Lost and found sisters, p.16
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       Lost and Found Sisters, p.16

          

  she was breathless by the time he pulled back.

  And so was he.

  “Bye, Quinn,” he said quietly, and then he and Coop were gone.

  She told herself she was fine with that. Hell, she’d said so many good-byes lately, she was a pro.

  Chapter 16

  Are you there, God? It’s me, what the actual fuck?

  —from “The Mixed-Up Files of Tilly Adams’s Journal”

  It took Quinn two days of being back in L.A. to realize that Beth wasn’t going to show up on her TV, or from inside her closet, or anywhere in her condo.

  It made her ache deep in her heart.

  It took another two days to unpack from Wildstone, but once she did, she realized she still had the Jetpack Mick had loaned her. She scrolled through her contacts to his name and stared at it a moment, her entire body softening as she remembered how she’d felt through the hours of the night they’d spent together in her bed. And her shower. And on the chair . . .

  She heard a soft laugh and realized it was her own as something popped into her mind and it was unnerving.

  She’d been frustrated over the lack of Internet service in Wildstone and Mick had done something about it for her.

  Just because he could.

  She stared at the Jetpack, uncomfortably aware of how often things had been handed to her in her narrow world. Her adopted parents had done that for her. Been there. Always and without fail, even after Cliff had shown up and pulled the rug out from beneath all of their feet. In fact, her mom had been helicopter parenting since she’d gotten home, showing up with flowers and soup—the only thing her mom could cook, and by cook she meant heat up—like Quinn had been through an illness.

  Smothering was how she showed love, and right now, Quinn would take it.

  Because she was lucky. So lucky. Who did Tilly have other than her mom’s attorney and a neighbor?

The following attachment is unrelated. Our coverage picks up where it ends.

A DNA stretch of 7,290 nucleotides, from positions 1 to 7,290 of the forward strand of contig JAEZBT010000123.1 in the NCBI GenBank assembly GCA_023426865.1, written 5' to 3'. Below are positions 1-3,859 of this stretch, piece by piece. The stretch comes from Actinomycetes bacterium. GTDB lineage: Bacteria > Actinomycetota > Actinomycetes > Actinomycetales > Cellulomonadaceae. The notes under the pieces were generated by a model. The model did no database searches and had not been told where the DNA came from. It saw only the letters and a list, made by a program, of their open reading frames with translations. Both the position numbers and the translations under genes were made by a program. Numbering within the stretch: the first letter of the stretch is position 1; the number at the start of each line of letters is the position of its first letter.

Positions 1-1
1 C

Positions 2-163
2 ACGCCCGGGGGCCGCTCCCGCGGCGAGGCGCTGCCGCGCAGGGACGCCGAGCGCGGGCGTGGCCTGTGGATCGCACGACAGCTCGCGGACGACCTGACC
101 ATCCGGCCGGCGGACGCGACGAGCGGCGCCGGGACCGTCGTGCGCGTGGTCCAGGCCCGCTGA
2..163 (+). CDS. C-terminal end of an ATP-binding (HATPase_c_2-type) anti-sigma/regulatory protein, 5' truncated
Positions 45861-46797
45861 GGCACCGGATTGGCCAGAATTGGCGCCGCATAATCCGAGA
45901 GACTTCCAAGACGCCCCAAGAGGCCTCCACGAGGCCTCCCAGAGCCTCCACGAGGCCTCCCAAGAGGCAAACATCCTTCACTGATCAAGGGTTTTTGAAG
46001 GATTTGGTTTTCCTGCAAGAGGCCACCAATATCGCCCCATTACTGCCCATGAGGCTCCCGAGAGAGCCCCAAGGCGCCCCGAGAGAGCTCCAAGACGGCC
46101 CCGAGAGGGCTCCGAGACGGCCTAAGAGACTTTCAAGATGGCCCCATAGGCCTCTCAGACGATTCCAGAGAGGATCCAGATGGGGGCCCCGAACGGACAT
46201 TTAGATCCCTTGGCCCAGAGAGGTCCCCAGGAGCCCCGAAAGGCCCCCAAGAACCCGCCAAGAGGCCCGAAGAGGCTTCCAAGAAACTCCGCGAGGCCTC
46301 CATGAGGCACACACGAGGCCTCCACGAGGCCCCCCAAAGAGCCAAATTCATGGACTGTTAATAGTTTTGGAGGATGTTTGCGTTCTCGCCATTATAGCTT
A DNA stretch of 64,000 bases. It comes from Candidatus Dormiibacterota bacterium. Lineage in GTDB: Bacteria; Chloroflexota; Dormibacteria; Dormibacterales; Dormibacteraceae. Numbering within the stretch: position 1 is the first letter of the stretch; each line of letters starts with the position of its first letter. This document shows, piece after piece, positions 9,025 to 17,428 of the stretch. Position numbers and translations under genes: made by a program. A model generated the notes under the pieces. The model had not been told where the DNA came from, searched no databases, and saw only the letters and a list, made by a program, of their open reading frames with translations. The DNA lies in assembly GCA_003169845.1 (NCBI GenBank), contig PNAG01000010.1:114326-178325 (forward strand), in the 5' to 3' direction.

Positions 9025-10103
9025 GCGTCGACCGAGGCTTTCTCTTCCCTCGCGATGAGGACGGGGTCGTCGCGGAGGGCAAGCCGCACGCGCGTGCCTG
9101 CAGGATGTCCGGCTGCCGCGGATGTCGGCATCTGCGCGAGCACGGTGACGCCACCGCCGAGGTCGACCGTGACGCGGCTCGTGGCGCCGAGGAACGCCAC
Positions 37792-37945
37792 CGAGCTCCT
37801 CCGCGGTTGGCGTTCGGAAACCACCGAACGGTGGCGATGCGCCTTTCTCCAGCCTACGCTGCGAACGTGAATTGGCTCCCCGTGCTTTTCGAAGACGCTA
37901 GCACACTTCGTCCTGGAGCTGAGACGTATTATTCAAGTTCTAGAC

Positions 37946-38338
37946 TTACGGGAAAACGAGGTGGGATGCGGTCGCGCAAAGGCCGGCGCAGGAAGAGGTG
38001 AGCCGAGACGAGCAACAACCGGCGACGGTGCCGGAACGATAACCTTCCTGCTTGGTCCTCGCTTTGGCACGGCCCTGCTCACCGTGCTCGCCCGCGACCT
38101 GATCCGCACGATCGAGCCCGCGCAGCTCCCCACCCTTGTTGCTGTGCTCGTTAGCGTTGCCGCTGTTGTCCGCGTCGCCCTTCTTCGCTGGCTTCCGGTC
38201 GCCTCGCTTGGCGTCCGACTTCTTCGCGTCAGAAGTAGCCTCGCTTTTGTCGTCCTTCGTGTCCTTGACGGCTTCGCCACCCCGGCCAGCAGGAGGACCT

No one but Quinn.

  At that thought, she tried calling her again and got sent right to voice mail.

  Right.

  Message received.

  So she texted Mick.

  QUINN:

  Just found your Jetpack. Oops.

  MICK:

  Maybe you stole it as an excuse to text me.

  QUINN:

  You wish.

  MICK:

  I do wish. I wish hard. Hey, how do you tell the difference between a snowman and a snowwoman?

  QUINN:

  I don’t know, how?

  MICK:

  Snow balls.

  Quinn stared at her screen and found herself laughing out loud. He was ridiculous and she told him so.

  And thus began an ongoing texting conversation sharing stupid jokes back and forth, him from the Bay Area and her from L.A. Lots of physical distance, lots of sexy, light texts.

  Right up her emotionally stunted alley.

  Over the next week they continued in that vein and his stupid jokes became the highlights of her days.

  As everything else began to unravel, so did work. It was crazy busy. That was nothing new, and in fact, in many ways she’d always loved that. Preparing food for people in a hot kitchen under pressure and coming through . . . that fueled her.

  Being frozen out by Marcel and the staff he’d managed to turn against her in the time she’d been gone, not so much.

  “Don’t pay any attention to them,” Skye said. “They just know that he has Chef Wade’s ear, so they’re afraid to cross him. Tell me about your men.”

  “My men?”

  “Brock and Mick.”

  “There’s nothing to tell,” Quinn said. “They’re both past tense.”

  “I knew Brock was, but Mick too?”

  “Yeah.”

  “Dammit,” Skye said. “Did he keep his Tinder app? Play Pokémon in the middle of dinner? Like his car better than you? What?”

  Quinn choked out a laugh. “None of those things. I like him. I like him a lot. It’s me. I’m not . . . a whole lot of fun.”

  “That’s ridiculous,” Skye said. “You’re lots of fun. But I get it. I mean, my post-college life’s a lot less Beyoncé than I’d planned.”

  Quinn thought about that and at the end of a particularly insane shift, she finally put her finger on the problem. She hadn’t realized just how much she hadn’t been feeling, but being back in L.A. was like watching a movie of her life, without sound.

  In other words, the job was just a job.

  Her condo was just a condo.

  As for her parents, they were thrilled she was back. Her mom had suggested more than once that she go get Tilly and move her to L.A., that she and her dad would help Quinn raise her.